Andrew: The advisor is absolutely right. I should not have used that comparison. But Assetbuilder’s “Model 10” portfolio has represented real money since 2006, and it has gained 49.7 percent since then. My friend’s account has probably underperformed it over the past five years.

Other Lazy Portfolios of rebalanced indexes also likely outperformed my friends’ account over the past five years. Comparing my friends’ account with these sample accounts of indexes (all with different weightings and asset class combinations) shows an interesting comparison, without using hindsight. These online couch potato samples of indexed portfolios have been around for years.

– The Couch Potato Portfolios


3 Mth

1 Yr

3 Yrs

5 Yrs


Since 06/2006



Couch Potato
































  Ways From Sunday
















  Value 2
























Average 5 year returns of the respective index portfolios above: 5.95% or 33.5% cumulatively

Average 5 year return of my friends’ portfolio: 4.89% or 26.9% cumulatively

(Note—The gap could be much larger in favor of the indexed portfolios, as of July 2011, considering that many of my friends’ resource based investments have plummeted in value since their last March statement)

Having said all this, it’s important to note the potential inaccuracy involved when comparing portfolios. Unless we can evenly dollar weight investments, it’s tough to make comparisons. For example, if my friends added an unusually large chunk of money to their portfolio in 2009, it would have dramatically juiced their returns because of the 2009 market low. A fair comparison would involve adding the exact same sum to one of the couch potato portfolios above, on the same date.

For this reason, the comparisons above (in fact, the comparisons made throughout this post) are not fully accurate. Whether the advantage falls in favor of my friends’ account or a rebalanced indexed option, it’s tough to tell unless we could evenly dollar-weight all deposits, which isn’t very practical.

 Advisor: But even if the portfolios he suggested were real and not hypothetical, on what basis would he argue that his portfolio or AssetBuilder’s portfolio added any value? He seems to suggest that these portfolios are superior because they had better investment performance. Is it fair that outperformance on his part is evidence of a superior portfolio, but outperformance on our part is merely evidence of luck? How can we know that the two portfolios he mentioned weren’t just lucky?

Andrew: The portfolio I mentioned (a diversified blend of a total U.S. market index, a total International market index and a bond market index) represented a weighting of stocks based on global capitalization. As such, no value was added to my portfolio at all. The portfolio simply earned the returns of the world’s stocks, and was annually rebalanced with bonds to maintain the target allocation, allowing the investors to have a bond allocation that roughly equated their age.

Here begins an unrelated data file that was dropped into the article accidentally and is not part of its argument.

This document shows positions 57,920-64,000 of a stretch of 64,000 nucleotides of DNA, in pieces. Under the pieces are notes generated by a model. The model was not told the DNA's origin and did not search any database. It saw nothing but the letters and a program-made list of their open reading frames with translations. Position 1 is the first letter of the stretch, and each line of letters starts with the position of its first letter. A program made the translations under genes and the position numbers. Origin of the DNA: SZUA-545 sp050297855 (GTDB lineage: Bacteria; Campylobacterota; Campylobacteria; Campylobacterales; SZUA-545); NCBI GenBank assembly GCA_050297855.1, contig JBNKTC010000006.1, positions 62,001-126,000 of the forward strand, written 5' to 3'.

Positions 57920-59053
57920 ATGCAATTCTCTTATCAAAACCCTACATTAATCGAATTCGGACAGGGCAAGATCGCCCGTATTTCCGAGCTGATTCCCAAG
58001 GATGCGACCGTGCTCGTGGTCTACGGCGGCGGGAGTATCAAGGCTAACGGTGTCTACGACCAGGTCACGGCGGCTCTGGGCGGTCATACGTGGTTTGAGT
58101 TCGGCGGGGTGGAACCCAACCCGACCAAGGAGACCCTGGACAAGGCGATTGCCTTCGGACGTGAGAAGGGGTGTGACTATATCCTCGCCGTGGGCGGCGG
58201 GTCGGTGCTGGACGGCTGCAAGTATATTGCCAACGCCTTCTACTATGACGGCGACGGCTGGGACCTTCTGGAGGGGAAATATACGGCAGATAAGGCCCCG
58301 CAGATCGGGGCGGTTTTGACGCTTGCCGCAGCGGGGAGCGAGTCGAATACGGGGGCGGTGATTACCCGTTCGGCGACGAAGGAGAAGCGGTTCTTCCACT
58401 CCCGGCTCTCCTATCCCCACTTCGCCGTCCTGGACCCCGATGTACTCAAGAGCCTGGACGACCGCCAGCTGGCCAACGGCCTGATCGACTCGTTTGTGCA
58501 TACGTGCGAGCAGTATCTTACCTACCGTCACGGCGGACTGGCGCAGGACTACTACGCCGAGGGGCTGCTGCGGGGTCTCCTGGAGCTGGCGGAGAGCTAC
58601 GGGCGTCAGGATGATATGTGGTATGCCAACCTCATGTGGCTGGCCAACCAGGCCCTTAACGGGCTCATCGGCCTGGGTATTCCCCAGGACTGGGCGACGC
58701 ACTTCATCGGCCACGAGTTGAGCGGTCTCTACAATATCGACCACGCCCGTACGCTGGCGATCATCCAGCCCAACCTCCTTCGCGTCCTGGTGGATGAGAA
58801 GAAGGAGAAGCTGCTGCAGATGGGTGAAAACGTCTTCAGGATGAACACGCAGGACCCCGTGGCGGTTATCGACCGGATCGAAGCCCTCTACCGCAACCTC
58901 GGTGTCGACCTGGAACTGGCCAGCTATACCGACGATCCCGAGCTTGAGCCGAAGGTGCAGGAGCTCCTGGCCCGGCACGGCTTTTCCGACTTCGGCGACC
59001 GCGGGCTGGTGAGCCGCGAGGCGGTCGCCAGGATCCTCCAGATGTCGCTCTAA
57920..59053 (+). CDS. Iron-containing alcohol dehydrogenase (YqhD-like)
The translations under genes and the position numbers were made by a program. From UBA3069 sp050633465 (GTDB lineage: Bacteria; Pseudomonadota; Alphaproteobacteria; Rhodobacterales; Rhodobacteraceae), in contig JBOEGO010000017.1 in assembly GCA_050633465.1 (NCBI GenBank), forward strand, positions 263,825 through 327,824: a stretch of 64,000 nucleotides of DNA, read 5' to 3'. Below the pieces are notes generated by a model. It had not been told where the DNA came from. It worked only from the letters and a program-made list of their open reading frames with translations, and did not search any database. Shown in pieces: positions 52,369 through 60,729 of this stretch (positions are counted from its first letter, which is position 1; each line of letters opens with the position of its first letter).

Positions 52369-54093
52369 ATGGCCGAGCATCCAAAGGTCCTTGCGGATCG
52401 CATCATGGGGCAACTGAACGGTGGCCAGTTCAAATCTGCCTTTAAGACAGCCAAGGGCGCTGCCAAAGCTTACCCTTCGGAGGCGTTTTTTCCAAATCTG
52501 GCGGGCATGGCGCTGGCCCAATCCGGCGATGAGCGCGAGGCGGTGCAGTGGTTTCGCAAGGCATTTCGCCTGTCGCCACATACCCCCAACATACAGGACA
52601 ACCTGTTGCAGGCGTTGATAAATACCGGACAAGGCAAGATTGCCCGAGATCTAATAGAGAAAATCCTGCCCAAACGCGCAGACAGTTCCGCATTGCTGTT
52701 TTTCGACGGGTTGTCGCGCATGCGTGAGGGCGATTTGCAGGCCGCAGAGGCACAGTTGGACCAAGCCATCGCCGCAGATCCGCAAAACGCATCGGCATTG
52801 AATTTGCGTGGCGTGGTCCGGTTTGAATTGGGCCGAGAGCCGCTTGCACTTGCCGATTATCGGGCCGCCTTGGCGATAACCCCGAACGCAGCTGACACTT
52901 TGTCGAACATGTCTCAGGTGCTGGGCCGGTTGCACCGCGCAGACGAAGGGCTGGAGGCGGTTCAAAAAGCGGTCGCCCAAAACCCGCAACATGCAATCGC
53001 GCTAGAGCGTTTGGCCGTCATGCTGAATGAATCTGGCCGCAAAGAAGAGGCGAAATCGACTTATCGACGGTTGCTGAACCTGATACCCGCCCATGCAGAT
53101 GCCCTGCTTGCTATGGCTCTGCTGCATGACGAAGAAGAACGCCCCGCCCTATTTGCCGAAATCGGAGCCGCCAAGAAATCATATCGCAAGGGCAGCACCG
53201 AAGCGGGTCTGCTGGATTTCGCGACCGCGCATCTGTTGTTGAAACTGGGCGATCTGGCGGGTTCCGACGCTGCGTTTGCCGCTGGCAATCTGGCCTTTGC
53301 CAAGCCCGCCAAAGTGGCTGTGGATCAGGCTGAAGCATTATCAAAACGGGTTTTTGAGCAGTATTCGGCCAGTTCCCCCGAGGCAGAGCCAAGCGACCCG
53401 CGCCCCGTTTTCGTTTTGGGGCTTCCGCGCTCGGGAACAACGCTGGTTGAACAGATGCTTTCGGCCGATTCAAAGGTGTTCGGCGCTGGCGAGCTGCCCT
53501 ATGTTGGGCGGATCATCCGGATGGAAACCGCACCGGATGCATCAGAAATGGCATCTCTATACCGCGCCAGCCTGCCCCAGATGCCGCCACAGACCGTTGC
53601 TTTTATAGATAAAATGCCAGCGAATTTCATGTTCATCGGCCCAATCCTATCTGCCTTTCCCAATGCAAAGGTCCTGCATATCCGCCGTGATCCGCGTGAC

When Warren Buffett says that, “In aggregate, professional money managers add no value,” he’s referring to long term returns beyond an indexed benchmark, academically referred to as “Alpha”. Adding “value” as he suggests, is adding further after-tax profits beyond what a diversified basket of indexes could deliver. Most advisors, based on this definition, fail to add “value”.

Advisor: Since asset allocation rather than security selection has the greatest effect on investment performance, I’d be curious to know how Andrew makes his allocation decisions. Is it based solely on how much volatility the investor is willing to tolerate? And once he has determined an allocation, will it ever change based on what is happening in the economy, the world or the markets? Or is it more of a set it and forget it methodology? From visiting a couple of the websites he recommends, I did not see a consistent method of choosing an allocation.

Andrew: If I don’t listen to the economy, and if I keep my costs low, I can annually rebalance an account of stock and bond indexes (shifting the bond allocation slightly upwards as I age) and I will beat the vast majority of professional investors after all fees and taxes.

That fact is academically irrefutable. But whether an advisor can dance around, following the economy, charge nearly 2 percent in fees, and beat the overwhelming majority of U.S. pension fund returns and endowment fund returns over an investor’s lifetime is going to be anyone’s guess.

Bill Miller, in 2006, was named by Fortune magazine’s Andy Serwer as “the greatest money manager of our time.” And Miller had this to say:

“A significant portion of one’s assets in equities should be comprised of index funds…..Unless you are extremely lucky, or extremely skilful in the selection of managers, you’re going to have a much better experience going with the index fund.”

Can an investor pay nearly 2 percent in annual fees, and beat a diversified, globally weighted basket of indexes over an investment lifetime? The odds aren’t good.

Is there anything that you find particularly interesting about the above exchange?